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How Strongly Can Community Solar Bend the Energy Market Toward Justice?

The community-solar business model

In Brief

After a long winter, the arrival of spring promises hope and opportunity as vaccines roll out at a wartime-scale deployment across the country, people return to work, and the 51st annual Earth Day turned reasons to believe that there will be meaningful progress on the fight against climate change.

It adds up to a mood of timid hope and restrained optimism- including about the idea that low-income communities will more thoroughly go solar. 

This article, the first in a three-part series examining the investment case for community solar, details one process that can encourage broad fossil-free deployment. 

All signs are pointed towards a surge in large-scale clean energy infrastructure, as President Biden’s team seems intent on translating a recommitment to the Paris Climate Accords into real progress with a $2 trillion plan. This plan treats energy equity in America today as a block to sound infrastructure, stipulating that disadvantaged communities receive 40% of overall benefits of spending in the areas of clean energy. This would guide investment in areas like environmental cleanup and grants for low-carbon transportation. It can also steer capital toward solar energy that doesn’t require rooftop panels. This delivery system, known as community solar, can provide an economical and equitable complement to residential solar. But the burgeoning new industry will require support from state and local policymakers to reach its full potential. 
Renewable, Not Inclusive 
The primary way that people have been able to power their homes with renewable energy is through residential solar panels, which are installed on a homeowner’s roof. Since traditional residential solar has only applied to homeowners, this has led to a disproportionate number of minority communities being excluded as Black and Hispanic house ownership is at 42% and 47% respectively compared to 73% for white families. Even among homeowners, solar installations for Black and Hispanic communities are 69% and 45% lower than those for white families. Many are excluded from residential solar due to their roof structure or sunlight exposure as well as the high initial cost of solar panels, costing an average family $16,200 for an 8-kW system with an 8-year payback period. 
This gap in renewable energy access further entrenches existing inequities in environmental health and economic outcomes. While now garnering national attention, fossil fuel pollution has always plagued low to moderate-income (LMI) communities which are more likely to be located near power plants. A nationwide study of more than 13 million people showed that lower income status consistently increased the risk of premature death from fine particulate matter.  Additionally, lower income families face a disproportionate economic energy burden. The median cost of energy as a portion of income for lower income families is 10.5% in New England, which is three times higher than for the average household in the region. Residential solar power could in theory reduce this energy inequity with lower bills, but as it stands now those that can obtain residential solar are also the least pressured by energy inequity. Expanding community solar products could extend solar -and build wealth- among more people.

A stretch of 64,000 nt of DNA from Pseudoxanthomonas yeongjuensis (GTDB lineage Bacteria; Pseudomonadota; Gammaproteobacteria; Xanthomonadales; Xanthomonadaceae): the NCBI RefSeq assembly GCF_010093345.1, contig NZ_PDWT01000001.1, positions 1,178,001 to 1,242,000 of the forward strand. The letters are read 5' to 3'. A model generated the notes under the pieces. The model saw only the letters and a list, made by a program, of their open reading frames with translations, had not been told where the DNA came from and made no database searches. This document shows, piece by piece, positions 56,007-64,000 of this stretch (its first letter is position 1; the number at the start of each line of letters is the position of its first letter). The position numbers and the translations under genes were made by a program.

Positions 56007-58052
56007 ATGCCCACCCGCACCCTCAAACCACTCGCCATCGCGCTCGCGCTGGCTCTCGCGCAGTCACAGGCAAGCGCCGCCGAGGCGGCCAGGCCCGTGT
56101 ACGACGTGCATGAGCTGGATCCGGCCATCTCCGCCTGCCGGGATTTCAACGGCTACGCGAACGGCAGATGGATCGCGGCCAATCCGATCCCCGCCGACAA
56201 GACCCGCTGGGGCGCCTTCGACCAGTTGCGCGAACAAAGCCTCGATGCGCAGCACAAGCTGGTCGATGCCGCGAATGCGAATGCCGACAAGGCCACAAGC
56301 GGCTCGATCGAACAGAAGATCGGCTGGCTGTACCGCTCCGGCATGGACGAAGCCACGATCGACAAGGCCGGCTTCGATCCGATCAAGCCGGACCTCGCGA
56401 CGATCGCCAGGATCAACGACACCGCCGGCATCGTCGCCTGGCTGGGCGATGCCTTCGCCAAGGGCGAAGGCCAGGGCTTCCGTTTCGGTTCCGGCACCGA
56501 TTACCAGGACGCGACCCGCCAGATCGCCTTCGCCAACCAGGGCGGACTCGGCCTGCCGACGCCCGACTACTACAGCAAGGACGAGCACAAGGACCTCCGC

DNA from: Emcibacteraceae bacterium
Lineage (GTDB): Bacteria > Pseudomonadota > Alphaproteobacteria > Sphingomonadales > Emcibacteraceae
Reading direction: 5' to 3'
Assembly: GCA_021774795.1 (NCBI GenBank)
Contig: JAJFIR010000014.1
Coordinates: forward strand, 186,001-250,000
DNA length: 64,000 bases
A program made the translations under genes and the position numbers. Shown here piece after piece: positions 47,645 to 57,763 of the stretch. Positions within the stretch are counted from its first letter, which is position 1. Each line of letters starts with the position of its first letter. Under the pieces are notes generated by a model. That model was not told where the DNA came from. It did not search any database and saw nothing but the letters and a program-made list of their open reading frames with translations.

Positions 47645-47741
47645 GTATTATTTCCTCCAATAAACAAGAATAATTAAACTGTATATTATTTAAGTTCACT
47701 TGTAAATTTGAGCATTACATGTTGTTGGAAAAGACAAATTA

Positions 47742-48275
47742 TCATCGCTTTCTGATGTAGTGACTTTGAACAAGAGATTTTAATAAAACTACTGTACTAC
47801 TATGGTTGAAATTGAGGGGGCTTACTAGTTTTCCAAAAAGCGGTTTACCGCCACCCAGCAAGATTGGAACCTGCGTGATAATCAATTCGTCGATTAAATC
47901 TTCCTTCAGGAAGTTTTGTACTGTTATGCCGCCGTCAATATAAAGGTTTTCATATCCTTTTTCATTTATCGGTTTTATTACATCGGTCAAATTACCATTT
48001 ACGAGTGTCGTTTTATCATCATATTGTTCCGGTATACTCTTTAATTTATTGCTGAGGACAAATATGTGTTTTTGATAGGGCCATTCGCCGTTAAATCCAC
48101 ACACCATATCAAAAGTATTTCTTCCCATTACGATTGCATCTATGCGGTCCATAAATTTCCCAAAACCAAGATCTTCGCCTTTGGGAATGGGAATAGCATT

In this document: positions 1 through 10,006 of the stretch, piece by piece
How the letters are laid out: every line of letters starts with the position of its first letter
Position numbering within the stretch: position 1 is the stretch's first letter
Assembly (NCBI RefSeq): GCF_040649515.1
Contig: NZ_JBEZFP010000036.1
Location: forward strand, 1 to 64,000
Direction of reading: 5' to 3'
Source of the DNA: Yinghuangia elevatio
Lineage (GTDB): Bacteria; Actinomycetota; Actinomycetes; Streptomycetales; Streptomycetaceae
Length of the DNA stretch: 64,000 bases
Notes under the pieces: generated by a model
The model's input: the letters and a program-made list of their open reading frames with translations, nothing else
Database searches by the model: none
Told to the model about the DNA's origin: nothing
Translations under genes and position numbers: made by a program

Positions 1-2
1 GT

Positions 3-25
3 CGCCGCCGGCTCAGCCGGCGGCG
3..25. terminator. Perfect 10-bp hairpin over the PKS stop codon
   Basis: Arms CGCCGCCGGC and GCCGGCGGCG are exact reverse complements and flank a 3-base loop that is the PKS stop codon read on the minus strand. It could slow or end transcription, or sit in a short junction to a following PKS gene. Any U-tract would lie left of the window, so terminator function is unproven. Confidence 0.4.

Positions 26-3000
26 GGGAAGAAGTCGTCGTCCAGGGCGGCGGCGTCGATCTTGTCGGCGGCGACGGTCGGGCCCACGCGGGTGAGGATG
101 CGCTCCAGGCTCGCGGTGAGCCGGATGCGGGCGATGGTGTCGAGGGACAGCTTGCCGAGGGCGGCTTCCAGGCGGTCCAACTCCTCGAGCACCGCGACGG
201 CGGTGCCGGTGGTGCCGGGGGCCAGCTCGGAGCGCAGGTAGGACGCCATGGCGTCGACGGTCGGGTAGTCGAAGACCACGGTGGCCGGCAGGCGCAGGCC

Community Solar Offers Clean and Equitable Energy
For those who cannot benefit from residential solar, which the National Renewable Energy Lab estimates is the case for approximately 75% of Americans, community solar provides an attractive alternative. These projects, typically ranging from 500 kW – 5 MW (50-750 homes) in size, are subscribed to by hundreds of people in the area and can be located on cheap land that is well suited for solar panels.
In addition to removing the homeownership barrier and roof suitability barriers, the subscription model eliminates the sizable capital investment that accompanies conventional residential solar. In this option, families or other local energy customers such as schools and hospitals can sign up to “own” a portion of a solar garden and receive a share of the electricity generated by the project, which is deducted from their monthly utility bill at a set discount, usually 10% or more of the total bill. Community solar also provides the subscribers peace of mind as the bill credit increases to match any increases in electricity costs,. These savings alone are not enough to close the energy equity gap, but the participants in Michigan’s Low- to Moderate-Income Access Program for community solar report that they can keep their homes warmer in the winter and allocate their limited funds to other necessities, which has reduced their stress levels.

The subscription model eliminates the sizable capital investment that accompanies conventional residential solar.

The energy cost savings from community solar are just one of the benefits these projects provide subscribers in LMI communities. Financial space that helps build credit is another.